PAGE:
Another strong touch is the continual showcasing of color throughout. A can-can dance number being particularly striking in that regard. Said color use also making it rather jarring when we see the muted and lifeless hues worn by those in high society when the Duke attempts to integrate Satine into that part of his life.
Just as important is the mixing of the show's dramatic elements with moments of humor. Such as Christian's first meeting with Toulouse-Lautrec and Santiago , where he warbles a tune from "The Sound of Music". Christian and his friends, along with Satine and Harold, also doing a hilarious take on the backers audition process when they are forced to quickly improvise themselves out of an awkward situation with the Duke. There's also an amusing subplot involving Santiago , supposedly the "greatest tango dancer in Paris ", and Nini (Robyn Hurder), one of the dancers at The Moulin Rouge.
Olivo perfectly embodies Satine, a strong, cynical woman who has long since learned to use her various talents to her advantage. Her dark demeanor nicely offset by the softer, yet just as striking performance of Tveit as Christian. The two meshing quite well as the star-crossed lovers. Burstein is excellent as Harold. He taking what could easily be a stereotypical villain and turning him into a three-dimensional character; struggling to balance what is necessary with what is right. Ngaujah adds both humor and pathos as Toulouse-Lautrec. Someone who once shared Christian's worldview when he was younger, but unlike Satine, has never forgotten what it is to dream. Muto is convincingly menacing as the Duke. His performance calling to mind a combination urbane gentleman and coiled snake.                               Danny Burstein as Harold Zidler.  Photo by Matthew Murphy.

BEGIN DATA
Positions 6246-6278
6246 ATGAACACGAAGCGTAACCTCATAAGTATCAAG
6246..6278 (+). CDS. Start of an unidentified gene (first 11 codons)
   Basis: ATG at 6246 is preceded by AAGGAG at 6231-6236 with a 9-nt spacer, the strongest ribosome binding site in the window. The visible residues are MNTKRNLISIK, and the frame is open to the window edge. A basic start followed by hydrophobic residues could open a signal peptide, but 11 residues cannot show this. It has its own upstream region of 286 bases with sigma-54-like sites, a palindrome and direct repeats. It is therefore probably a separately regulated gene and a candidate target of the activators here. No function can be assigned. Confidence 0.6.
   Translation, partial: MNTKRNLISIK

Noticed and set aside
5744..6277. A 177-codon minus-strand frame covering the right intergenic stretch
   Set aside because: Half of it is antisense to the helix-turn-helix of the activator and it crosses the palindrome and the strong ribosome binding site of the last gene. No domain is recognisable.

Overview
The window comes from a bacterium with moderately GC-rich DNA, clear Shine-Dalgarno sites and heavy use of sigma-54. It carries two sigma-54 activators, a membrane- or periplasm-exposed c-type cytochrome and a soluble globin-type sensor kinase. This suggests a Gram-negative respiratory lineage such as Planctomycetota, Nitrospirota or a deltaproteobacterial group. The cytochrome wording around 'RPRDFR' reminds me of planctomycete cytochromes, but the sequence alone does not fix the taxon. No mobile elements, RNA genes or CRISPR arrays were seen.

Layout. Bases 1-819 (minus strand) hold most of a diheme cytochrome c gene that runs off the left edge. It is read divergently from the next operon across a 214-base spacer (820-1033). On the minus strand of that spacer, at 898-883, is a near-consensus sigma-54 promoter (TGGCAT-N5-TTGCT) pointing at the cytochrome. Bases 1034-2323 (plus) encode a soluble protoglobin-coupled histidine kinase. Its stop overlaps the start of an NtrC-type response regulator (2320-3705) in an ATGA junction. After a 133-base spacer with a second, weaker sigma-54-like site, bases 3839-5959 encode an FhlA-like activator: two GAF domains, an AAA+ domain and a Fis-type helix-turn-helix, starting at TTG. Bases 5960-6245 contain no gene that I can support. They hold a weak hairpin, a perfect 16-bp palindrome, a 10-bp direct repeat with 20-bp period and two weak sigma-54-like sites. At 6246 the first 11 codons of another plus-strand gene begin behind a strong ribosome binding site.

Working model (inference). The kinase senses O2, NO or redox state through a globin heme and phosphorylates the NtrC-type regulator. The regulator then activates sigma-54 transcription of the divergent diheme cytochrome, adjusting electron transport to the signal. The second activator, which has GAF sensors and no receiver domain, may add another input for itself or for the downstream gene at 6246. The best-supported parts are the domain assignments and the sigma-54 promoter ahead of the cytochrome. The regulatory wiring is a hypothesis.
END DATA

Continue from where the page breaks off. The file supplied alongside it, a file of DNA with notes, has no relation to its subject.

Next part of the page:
Exploring the idea of love in its many forms, Moulin Rouge! is nothing less than a heart-wrenching journey through both the darkest and brightest parts of the human soul.
Featuring: Jacqueline B. Arnold (La Chocolat), Danny Burstein (Harold Zidler), Robyn Hurder (Nini), Holly James ( Arabia ), Reed Luplau (Pierre), Jeigh Madjus (Baby Doll), Tam Mutu (The Duke of Monroth), Sahr Ngaujah (Toulouse-Lautrec), Karen Olivo (Satine), Ricky Rojas ( Santiago ), Aaron Tveit (Christian).
Ensemble: Jacqueline B. Arnold, Olutayo Bosede, Kyle Brown, Sam J. Cahn, Max Clayton, Aaron C. Finley, Paloma Garcia-Lee, Bahiyah Hibah, Ericka Hunter, Holly James, Reed Luplau, Jeigh Madjus, Morgan Marcell, Brandt Martinez, Jodi McFadden, Kevyn Morrow, Fred Odgaard, Khori Michelle Petinaud, Benjamin Rivera.
Moulin Rouge! The Musical
Book by John Logan
Based on the 2001 Twentieth Century Fox Motion Picture Written by Baz Luhrmann and Craig Pearce, Directed by Baz Luhrmann.
By special arrangement with Buena Vista Theatrical
Scene Design: Derek McLane Costume Design: Catherine Zuber Lighting Design: Justin Townsend Sound Design: Peter Hylenski Hair Design: David Brian Brown Makeup Design: Sarah Cimino Creative Services: Baz Luhrmann/Catherine Martin Casting: Jim Carnahan/Stephen Kopel Music Producer: Matt Stine Music Director & Additional Arrangements: Cian McCarthy Co-Orchestrates: Katie Kresek/Charlie Rosen/Matt Stine Dance Arrangements: Justin Levine/Matt Stine Music Coordinator: Michael Aarons Associate Director: Ashley Rodbro Associate Choreographer: Katie Spelman Music Supervision, Orchestrations, Arrangements and Additional Lyrics: Justine Levine Choreographed by: Sonya Tayeh Directed by Alex Timbers
Al Hirschfeld Theatre 302 West 25th Street Tickets: 877-250-2929 or www.ticketmaster.com Running Time: 2 hours 40 minutes, with one intermission Open run

[Author: noreply@blogger.com (Judd Hollander)]